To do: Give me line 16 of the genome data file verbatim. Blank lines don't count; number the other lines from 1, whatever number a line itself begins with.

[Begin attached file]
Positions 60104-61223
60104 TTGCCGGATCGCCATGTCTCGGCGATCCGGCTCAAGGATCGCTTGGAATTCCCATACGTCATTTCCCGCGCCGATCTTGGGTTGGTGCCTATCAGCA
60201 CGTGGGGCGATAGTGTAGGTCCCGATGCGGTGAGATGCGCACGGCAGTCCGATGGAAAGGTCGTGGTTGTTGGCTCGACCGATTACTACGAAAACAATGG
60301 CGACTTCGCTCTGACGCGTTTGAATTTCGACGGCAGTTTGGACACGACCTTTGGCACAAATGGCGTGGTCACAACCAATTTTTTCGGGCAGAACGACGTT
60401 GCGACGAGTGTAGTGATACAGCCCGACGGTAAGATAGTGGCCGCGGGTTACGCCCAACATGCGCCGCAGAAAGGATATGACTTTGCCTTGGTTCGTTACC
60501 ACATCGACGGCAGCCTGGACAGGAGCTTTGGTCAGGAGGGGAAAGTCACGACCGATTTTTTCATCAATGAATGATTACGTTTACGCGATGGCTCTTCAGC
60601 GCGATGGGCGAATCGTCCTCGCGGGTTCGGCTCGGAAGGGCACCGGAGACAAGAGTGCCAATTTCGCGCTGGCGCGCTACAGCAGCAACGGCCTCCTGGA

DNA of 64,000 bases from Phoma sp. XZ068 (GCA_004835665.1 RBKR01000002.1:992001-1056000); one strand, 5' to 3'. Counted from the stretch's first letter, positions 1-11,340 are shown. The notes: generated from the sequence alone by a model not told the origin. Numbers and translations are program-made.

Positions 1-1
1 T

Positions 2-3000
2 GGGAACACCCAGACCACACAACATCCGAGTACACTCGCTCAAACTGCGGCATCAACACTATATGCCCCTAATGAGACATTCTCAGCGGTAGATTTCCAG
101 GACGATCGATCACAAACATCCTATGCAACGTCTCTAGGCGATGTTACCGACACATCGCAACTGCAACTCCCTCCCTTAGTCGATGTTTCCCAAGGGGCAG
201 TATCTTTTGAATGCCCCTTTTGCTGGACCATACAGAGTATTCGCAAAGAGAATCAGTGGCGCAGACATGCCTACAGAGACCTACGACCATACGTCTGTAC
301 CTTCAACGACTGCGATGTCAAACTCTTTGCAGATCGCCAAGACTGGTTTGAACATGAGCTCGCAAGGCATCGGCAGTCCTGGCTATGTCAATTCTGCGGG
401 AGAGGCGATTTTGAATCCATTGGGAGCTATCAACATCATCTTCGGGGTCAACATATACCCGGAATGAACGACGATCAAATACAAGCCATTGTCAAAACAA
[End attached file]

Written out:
401 AGAGGCGATTTTGAATCCATTGGGAGCTATCAACATCATCTTCGGGGTCAACATATACCCGGAATGAACGACGATCAAATACAAGCCATTGTCAAAACAA